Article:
The channel data CHND are serially derived from a predetermined stage of a shift register in detecting circuit 14. This data CHND is supplied from detecting circuit 14 to a 10-bit serial-input and parallel-output shift register 21 and the clock is supplied to shift register 21 so that 10 bits each of the data CHND are parallely generated from the shift register 21. This data CHND from shift register 21 are supplied to a latch circuit 22 which is enabled by the byte synchronizing signal P18 from OR circuit 18. Thus, when the data CHND are correctly divided into 10 bits each, the data CHND are latched in latch circuit 22, and the data CHND thus latched are supplied to a decoder 23 in which they are decoded (eight-to-ten conversion) to source data SRCD of 8 bits. This converted source data SRCD are once latched in a latch circuit 24 by the byte synchronizing signal P18 and then derived therefrom as a read output.
Further, the pulse P15 from AND circuit 15 is supplied to a 4-bit serial-input and parallel-output shift register 31 and the byte synchronizing signal P18 is supplied to shift register 31 as a clock so that outputs are generated from first and second bits or stages of shift register 31 at times of signals FRNT and PRTY, respectively. These outputs from the first and second bits of shift register 31 are supplied to 8-bit latch circuits 32 and 33 as latch enable inputs therefor, and the source data SRCD from latch circuit 24 are supplied to latch circuits 32 and 33 so that signals FRNT and PRTY (and any signals generated at the times of these signals FRNT and PRTY) are latched in latch circuits 32 and 33, respectively. These latched signals FRNT and PRTY are supplied from latch circuits 32 and 33, respectively, to a parity check circuit 34 in which the signal FRNT is checked by the parity signal PRTY. When the signal FRNT is correct, the checked output from parity check circuit 34 is supplied to an 8-bit counter 41 as a load signal. Further, the signal FRNT from latch circuit 32 is supplied to counter 41 as a preset input which is loaded into counter 41 in response to the load signal from parity check circuit 34.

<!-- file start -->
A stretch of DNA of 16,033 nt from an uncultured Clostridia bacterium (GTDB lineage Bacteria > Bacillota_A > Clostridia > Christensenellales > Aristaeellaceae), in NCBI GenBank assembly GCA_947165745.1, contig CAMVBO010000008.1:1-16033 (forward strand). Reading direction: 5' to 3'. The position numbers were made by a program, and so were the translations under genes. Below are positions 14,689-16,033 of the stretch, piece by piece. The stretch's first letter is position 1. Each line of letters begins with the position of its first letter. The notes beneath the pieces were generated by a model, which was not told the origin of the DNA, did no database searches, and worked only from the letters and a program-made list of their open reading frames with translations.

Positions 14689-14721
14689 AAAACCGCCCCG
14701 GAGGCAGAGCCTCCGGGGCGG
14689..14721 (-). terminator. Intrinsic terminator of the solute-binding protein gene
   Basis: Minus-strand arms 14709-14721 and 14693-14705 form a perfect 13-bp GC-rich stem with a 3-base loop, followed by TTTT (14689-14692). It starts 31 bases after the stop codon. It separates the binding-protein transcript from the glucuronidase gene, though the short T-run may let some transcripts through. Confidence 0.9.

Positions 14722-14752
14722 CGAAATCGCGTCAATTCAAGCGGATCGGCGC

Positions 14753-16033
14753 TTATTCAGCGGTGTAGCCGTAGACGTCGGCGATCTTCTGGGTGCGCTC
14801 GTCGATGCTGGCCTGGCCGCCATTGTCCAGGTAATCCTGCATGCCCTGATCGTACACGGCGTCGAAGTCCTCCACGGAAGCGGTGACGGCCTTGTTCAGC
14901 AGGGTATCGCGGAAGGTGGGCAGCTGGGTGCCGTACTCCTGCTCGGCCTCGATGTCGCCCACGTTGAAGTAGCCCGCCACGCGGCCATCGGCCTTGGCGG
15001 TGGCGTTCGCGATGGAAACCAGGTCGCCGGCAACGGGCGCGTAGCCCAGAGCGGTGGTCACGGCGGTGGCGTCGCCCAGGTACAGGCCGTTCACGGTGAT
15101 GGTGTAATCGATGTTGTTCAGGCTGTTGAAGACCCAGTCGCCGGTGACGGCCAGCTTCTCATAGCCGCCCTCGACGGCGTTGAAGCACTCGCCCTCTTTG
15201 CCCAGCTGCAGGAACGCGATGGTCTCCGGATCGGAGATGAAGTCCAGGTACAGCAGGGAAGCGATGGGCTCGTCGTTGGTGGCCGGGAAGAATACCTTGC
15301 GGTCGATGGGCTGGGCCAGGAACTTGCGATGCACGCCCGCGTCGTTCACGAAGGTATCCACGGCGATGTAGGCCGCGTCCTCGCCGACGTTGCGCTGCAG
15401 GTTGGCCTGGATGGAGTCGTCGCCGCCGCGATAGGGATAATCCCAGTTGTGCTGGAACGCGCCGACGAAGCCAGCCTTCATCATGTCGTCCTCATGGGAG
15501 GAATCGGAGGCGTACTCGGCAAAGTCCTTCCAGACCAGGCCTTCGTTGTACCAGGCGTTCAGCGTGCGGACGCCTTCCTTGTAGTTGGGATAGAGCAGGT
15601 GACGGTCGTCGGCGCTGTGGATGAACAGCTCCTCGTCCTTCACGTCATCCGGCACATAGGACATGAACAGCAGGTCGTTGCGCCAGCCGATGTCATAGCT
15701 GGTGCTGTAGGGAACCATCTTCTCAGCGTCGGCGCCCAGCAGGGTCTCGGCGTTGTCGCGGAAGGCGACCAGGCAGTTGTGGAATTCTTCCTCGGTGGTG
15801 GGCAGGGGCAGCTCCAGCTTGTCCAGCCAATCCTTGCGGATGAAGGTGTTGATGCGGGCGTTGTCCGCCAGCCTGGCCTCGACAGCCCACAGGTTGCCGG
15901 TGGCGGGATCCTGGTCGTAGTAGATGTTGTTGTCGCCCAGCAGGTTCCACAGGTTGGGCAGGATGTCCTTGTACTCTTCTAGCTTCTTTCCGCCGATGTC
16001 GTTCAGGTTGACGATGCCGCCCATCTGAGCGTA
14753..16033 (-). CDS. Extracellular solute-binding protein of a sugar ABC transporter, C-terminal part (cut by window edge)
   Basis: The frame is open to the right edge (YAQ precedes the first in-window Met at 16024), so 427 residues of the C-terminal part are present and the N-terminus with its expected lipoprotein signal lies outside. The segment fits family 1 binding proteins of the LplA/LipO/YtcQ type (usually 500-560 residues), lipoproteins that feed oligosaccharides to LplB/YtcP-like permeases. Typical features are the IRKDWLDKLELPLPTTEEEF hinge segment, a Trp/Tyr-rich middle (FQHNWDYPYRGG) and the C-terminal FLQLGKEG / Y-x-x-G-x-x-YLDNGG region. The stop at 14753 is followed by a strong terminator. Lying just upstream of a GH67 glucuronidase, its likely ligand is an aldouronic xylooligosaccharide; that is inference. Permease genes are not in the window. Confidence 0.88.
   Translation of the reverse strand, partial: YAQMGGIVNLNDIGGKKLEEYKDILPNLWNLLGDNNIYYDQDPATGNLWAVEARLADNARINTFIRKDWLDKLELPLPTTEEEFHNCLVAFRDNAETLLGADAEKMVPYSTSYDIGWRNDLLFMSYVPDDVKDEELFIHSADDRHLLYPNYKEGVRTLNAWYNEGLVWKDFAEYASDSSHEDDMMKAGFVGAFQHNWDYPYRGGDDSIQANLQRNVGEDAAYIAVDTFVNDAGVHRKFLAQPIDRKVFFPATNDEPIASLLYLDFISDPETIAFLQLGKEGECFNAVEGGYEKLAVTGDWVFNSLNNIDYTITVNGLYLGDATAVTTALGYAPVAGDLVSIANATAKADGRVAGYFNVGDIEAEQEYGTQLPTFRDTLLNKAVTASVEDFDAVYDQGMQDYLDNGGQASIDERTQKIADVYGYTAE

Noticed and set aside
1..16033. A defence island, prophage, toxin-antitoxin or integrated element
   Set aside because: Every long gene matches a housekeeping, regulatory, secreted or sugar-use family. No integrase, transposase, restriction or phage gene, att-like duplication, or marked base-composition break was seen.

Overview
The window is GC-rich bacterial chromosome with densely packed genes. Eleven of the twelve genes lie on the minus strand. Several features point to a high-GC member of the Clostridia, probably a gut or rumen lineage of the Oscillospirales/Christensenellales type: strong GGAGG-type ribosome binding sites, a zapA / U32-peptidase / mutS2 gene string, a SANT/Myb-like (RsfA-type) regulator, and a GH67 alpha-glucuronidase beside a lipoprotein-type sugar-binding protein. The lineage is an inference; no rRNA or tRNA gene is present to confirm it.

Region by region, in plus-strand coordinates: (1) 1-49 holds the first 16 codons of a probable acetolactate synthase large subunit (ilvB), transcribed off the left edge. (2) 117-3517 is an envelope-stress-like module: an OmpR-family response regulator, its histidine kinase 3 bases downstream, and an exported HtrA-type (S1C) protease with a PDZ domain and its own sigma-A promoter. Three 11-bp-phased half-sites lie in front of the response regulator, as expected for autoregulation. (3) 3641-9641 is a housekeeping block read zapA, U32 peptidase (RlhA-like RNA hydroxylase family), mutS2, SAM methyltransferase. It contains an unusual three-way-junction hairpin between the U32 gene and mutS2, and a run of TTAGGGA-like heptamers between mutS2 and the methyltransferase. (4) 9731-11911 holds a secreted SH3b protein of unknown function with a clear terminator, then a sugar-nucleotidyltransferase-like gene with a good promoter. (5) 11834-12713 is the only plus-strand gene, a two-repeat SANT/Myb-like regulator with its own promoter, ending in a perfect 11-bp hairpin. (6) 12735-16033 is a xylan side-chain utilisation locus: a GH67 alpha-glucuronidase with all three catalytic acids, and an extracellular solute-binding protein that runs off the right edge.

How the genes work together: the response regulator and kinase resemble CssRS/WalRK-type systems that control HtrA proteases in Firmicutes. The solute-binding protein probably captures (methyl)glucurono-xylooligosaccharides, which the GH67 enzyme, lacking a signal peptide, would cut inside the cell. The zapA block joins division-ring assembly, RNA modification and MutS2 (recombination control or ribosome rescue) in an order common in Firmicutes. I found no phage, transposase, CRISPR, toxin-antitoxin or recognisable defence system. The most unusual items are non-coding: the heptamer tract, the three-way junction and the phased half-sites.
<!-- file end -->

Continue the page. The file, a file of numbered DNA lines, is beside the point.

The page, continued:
The byte synchronizing signal P18 is also supplied to a quaternary counter 42 as a count input and the signal P15 is supplied to counter 42 as a reset input so that a carry output is generated by counter 42 at every 4 cycles of the byte synchronizing signal P18. In other words, counter 42 produces a signal having the cycle of signal FRNT, and such signal from counter 42 is supplied to counter 41 as the count input for the latter.
Accordingly, when any one of the signals FRNT is correct, counter 41 is preset to the value (F5H to FFH) at that time. Thereafter, counter 41 is incremented at every 4 cycles of byte synchronizing signal P18. Therefore, at the first frame FRAM following the signal S-SYNC, the carry output is generated from the counter 41, from which it follows that this carry output is a frame start signal which indicates the first frame FRAM in a particular sector SECT.
This frame start signal is supplied to a 44-scale counter 43 as a reset input and the byte synchronizing signal P18 is supplied to counter 43 as a count input so that a carry output is generated from counter 43 at every frame FRAM. Such carry output from counter 43 and the carry output from counter 41 are delivered through an OR circuit 44. Accordingly, an output is provided from OR circuit 44 in each sector SECT at every frame FRAM and become the frame synchronizing signal which indicates each frame FRAM.
Further, there is provided a 128-scale counter 45 to which there are supplied signal FRNT from latch circuit 32 as a preset input, the output of check circuit 34 as a loading signal for causing counter 45 to be loaded with its preset input, the frame synchronizing signal from OR circuit 44 as a count input and the frame start signal from counter 41 as a reset input. Accordingly, the counted value of counter 45 is made "0" by the signal FRNT or the frame start signal at the first frame FRAM of each sector SECT and, thereafter, it is incremented by "1" at each of the frames FRAM by the frame synchronizing signal so that the carry output of counter 45 is generated at the completion of 128 frames FRAM in each sector SECT. Therefore, a carry output is provided from counter 45 as the frame end signal.